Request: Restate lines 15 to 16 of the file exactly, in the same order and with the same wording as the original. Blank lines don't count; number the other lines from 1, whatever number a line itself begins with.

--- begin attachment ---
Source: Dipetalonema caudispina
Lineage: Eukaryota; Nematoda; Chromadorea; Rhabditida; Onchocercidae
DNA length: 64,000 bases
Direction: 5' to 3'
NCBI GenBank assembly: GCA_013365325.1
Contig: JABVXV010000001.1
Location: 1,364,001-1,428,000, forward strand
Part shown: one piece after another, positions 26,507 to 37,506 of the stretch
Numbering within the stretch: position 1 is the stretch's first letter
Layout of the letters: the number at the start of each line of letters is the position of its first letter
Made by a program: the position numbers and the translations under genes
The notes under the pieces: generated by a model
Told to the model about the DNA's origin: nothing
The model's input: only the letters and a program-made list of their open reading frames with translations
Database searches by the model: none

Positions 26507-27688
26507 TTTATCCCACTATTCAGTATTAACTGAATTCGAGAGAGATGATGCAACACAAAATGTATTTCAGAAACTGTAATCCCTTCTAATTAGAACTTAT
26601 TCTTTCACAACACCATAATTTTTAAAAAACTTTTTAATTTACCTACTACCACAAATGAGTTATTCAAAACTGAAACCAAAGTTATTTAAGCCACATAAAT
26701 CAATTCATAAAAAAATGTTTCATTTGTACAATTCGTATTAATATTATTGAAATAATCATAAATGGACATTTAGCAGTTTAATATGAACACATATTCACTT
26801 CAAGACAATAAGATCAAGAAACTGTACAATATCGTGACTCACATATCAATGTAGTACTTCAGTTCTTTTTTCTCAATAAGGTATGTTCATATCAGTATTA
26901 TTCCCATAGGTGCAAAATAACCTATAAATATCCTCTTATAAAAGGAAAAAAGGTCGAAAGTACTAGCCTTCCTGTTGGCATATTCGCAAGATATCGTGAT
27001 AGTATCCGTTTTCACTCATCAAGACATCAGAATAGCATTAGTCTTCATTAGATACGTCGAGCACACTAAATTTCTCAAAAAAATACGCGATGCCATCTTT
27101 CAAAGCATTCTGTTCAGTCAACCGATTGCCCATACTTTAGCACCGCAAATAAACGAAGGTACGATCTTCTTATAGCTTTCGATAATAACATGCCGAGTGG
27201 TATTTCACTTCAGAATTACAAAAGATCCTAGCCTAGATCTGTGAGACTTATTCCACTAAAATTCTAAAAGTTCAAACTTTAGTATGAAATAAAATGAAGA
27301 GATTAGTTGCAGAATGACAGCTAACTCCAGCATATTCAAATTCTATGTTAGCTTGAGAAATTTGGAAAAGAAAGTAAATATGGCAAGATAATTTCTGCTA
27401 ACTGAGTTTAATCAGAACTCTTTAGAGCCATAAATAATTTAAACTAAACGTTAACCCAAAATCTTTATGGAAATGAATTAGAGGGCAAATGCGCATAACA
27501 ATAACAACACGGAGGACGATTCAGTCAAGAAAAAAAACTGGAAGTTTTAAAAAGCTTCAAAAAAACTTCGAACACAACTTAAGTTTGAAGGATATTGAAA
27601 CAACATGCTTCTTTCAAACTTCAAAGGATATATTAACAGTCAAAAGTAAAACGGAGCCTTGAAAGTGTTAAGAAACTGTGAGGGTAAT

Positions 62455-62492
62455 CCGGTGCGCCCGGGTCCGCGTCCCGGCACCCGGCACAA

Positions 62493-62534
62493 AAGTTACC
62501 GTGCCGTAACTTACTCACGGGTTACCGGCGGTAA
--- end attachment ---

Database searches by the model: none

Positions 26507-27688